A modern American city that proudly trades on its colonial past, BOSTON is about as close to the Old World as the New World gets. This is not to say it lacks contemporary attractions: its cafés, museums, neatly landscaped public spaces and diverse neighbourhoods are all as alluring as its historic sites. Boston has grown up around Boston Common, a utilitarian chunk of green established for public use and “the feeding of cattell” in 1634. A good starting point for a tour of the city, it is also one of the links in the string of nine parks called the Emerald Necklace. Another piece is the lovely Public Garden, across Charles Street from the Common, where Boston’s iconic swan boats paddle the main pond. Grand boulevards such as Commonwealth Avenue lead west from the Public Garden into Back Bay, where Harvard Bridge crosses into Cambridge. The beloved North End, adjacent to the waterfront, is Boston’s Little Italy, its narrow streets chock-a-block with excellent bakeries and restaurants. Behind the Common rises the State House and lofty Beacon Hill, every bit as dignified as when writer Henry James called Mount Vernon Street “the most prestigious address in America”.
If you walk from Back Bay to Cambridge via the scenic Harvard Bridge (which leads directly into MIT’s campus), you might wonder about the peculiar marks partitioning the sidewalk. These units of measure, affectionately known as “Smoots”, represent the height of Oliver R. Smoot, an MIT Lambda Chi Alpha fraternity pledge in 1958. As the shortest pledge, part of Smoot’s initiation included the use of his body as a tape measure, all down the Harvard Bridge – resulting in the conclusive “364.4 Smoots (+ 1 Ear)” at the bridge’s terminus. While the marks continue to be repainted each year by LCA, the “Smoot” itself has gone global and even appears on a Google conversion calculator.
Good-quality, inexpensive accommodation is hard to find in Boston – any hotel room within walking distance of downtown for under $175 has to be considered a bargain. Room rates range wildly depending on the season and the day – if the rates below seem high, it’s worth calling to check the current price. On the plus side, the city has a number of good hostels, and there are some well-priced B&Bs.
No visit to Boston would be complete without an afternoon spent strolling around delightful Beacon Hill, a dignified stack of red brick rising over the north side of Boston Common. This is the Boston of wealth and privilege, one-time home to numerous historical and literary figures – including John Hancock, John Quincy Adams, Louisa May Alcott and Oliver Wendell Holmes. As you walk, keep an eye out for the purple panes in some of the townhouses’ windows (such as nos. 63 and 64 Beacon St). At first an irritating accident, they were eventually regarded as the definitive Beacon Hill status symbol due to their prevalence in the windows of Boston’s most prestigious homes.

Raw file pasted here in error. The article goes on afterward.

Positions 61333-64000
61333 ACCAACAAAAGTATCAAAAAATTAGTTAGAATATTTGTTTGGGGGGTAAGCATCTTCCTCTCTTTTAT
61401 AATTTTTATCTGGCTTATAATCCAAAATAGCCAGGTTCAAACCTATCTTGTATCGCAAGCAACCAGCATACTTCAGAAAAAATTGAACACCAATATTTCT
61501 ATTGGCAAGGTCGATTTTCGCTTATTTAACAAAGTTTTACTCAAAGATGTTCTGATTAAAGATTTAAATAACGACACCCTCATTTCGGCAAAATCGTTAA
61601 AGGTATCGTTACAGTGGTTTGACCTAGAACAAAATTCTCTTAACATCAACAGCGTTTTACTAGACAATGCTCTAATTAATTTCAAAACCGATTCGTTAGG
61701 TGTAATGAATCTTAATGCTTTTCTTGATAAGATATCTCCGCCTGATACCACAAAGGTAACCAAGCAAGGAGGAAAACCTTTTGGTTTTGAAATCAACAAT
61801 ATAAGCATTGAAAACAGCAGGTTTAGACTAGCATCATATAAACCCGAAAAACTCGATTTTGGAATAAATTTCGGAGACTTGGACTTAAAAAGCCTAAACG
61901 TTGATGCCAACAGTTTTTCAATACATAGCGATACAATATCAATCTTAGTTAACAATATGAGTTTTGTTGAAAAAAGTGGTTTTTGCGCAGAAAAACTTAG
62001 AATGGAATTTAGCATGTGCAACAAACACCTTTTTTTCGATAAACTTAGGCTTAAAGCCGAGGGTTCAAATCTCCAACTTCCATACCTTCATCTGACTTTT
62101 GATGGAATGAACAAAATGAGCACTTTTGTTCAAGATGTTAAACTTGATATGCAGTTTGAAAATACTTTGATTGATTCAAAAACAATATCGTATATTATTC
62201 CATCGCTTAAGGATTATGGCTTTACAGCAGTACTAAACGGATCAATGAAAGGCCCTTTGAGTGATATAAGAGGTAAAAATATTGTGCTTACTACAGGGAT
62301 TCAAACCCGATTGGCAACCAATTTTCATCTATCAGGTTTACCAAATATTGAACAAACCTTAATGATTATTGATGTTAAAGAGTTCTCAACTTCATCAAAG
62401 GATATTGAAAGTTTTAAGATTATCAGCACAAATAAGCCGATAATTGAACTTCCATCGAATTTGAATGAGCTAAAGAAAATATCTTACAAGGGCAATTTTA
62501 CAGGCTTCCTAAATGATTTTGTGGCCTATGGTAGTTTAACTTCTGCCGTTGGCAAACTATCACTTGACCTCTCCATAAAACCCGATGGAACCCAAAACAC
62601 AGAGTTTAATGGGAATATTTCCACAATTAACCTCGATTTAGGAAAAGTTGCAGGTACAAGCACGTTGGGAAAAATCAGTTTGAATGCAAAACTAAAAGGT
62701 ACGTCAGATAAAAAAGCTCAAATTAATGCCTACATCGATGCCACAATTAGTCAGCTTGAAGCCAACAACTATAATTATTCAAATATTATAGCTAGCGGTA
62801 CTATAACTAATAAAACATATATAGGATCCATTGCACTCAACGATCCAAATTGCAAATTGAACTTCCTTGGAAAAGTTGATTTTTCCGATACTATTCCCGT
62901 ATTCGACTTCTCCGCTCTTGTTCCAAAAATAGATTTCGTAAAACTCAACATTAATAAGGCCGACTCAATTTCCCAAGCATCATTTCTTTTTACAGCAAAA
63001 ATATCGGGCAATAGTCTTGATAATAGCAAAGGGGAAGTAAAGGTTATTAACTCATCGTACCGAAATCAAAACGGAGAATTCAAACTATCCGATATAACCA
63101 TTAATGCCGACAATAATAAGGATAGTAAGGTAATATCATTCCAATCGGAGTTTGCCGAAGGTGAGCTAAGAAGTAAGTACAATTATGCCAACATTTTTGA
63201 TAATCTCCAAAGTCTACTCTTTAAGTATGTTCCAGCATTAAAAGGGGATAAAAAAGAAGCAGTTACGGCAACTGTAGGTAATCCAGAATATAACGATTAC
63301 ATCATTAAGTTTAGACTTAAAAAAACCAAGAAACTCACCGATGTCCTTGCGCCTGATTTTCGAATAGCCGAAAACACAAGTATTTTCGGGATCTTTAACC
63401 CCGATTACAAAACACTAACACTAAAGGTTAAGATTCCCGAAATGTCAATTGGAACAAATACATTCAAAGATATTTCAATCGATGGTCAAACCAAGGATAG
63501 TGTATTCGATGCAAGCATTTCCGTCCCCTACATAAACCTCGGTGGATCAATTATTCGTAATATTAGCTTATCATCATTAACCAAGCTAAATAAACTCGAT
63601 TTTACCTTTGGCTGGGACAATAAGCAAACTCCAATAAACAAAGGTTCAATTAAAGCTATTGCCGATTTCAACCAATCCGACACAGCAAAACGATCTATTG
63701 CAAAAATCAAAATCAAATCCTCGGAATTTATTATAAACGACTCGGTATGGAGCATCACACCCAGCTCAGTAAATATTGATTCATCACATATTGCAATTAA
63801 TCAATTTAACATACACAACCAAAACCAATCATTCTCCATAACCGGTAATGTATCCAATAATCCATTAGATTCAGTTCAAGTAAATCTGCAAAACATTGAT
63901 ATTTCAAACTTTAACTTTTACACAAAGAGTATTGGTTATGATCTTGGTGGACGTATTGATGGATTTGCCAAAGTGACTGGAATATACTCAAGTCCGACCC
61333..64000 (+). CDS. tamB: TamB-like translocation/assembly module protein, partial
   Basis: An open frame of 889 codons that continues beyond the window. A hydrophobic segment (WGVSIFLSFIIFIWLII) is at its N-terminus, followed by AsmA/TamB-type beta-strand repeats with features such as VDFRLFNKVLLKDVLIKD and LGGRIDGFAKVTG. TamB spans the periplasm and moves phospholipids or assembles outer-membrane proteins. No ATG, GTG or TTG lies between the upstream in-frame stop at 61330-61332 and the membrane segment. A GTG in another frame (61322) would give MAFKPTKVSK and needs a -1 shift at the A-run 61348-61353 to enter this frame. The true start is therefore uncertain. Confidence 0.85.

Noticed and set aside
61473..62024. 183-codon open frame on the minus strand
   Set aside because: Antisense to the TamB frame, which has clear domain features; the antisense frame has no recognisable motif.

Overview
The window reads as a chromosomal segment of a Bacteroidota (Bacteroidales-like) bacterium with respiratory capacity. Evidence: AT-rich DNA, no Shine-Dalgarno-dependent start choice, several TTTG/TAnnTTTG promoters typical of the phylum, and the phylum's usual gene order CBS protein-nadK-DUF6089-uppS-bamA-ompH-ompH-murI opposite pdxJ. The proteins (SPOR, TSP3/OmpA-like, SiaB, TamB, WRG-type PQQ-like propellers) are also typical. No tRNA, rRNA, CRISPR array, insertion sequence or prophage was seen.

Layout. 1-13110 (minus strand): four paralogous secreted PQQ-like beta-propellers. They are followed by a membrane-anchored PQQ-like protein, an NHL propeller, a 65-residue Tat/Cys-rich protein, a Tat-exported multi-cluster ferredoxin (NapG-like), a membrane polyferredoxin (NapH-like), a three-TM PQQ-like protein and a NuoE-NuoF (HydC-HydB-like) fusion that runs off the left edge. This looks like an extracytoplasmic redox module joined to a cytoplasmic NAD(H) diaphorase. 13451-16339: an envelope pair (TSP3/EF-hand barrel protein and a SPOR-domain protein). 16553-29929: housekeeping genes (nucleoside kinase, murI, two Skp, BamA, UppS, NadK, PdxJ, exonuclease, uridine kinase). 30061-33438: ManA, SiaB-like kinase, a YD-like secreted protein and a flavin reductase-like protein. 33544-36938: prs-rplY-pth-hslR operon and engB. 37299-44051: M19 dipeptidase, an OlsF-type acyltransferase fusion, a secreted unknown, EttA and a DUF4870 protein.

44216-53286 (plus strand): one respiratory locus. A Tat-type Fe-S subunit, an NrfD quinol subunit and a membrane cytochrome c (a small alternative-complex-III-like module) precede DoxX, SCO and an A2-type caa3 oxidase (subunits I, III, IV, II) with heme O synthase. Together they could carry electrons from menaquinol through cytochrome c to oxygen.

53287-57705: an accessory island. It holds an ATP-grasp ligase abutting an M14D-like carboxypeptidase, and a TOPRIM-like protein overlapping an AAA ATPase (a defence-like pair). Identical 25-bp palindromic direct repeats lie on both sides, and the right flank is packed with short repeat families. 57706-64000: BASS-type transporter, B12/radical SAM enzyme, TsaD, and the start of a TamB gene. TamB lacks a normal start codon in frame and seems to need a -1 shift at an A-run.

Massachusetts was the first state to declare slavery illegal, in 1783 – partly as a result of black participation in the Revolutionary War – and a large community of free blacks and escaped slaves swiftly grew in the North End and on Beacon Hill. The Black Heritage Trail traces the neighbourhood’s key role in local and national black history and is the most important historical site in America devoted to pre-Civil War African American history and culture.
Pick up the trail at 46 Joy St, where the Abiel Smith School – the first public building in the country established for the purpose of educating black children – contains a Museum of African American History (Mon–Sat 10am–4pm; $5; 617 725 0022, afroammuseum.org). Adjacent, the African Meeting House was built in 1806 as the country’s first African American church; Frederick Douglass issued his call here for all blacks to take up arms in the Civil War. The trail continues around Beacon Hill, including a glimpse of the Lewis and Harriet Hayden House. Once a stop on the famous “Underground Railroad”, the home was owned by the Haydens who sheltered legions of runaway slaves from bounty hunters in pursuit.
The best way to experience the trail is by taking a ninety-minute National Park Service walking tour (late May to early Sept Mon–Sat 10am, noon & 2pm; mid-Sept to Nov 2pm only; free; 617 742 5415, nps.gov/boaf; Park St T).
Boston is undeniably a sports town. Ever since the Boston Red Stockings scored their first run in 1871, the city’s devotion to baseball has raged to a nearly religious fervour. There’s no shortage of Patriots football (patriots.com), Bruins ice hockey (bruins.nhl.com) or Celtics basketball (nba.com/celtics) fans either. Baseball is treated with reverence in Boston, so it’s appropriate that the city’s team, the Red Sox (redsox.com), plays in one of the country’s most celebrated ballparks, Fenway Park. Though they compete in a stadium a long drive away, seeing a Patriots game live is a rare treat for non-season ticket holders. Both the Celtics and Bruins light up massive TDBanknorth Garden, a stadium in Boston’s West End.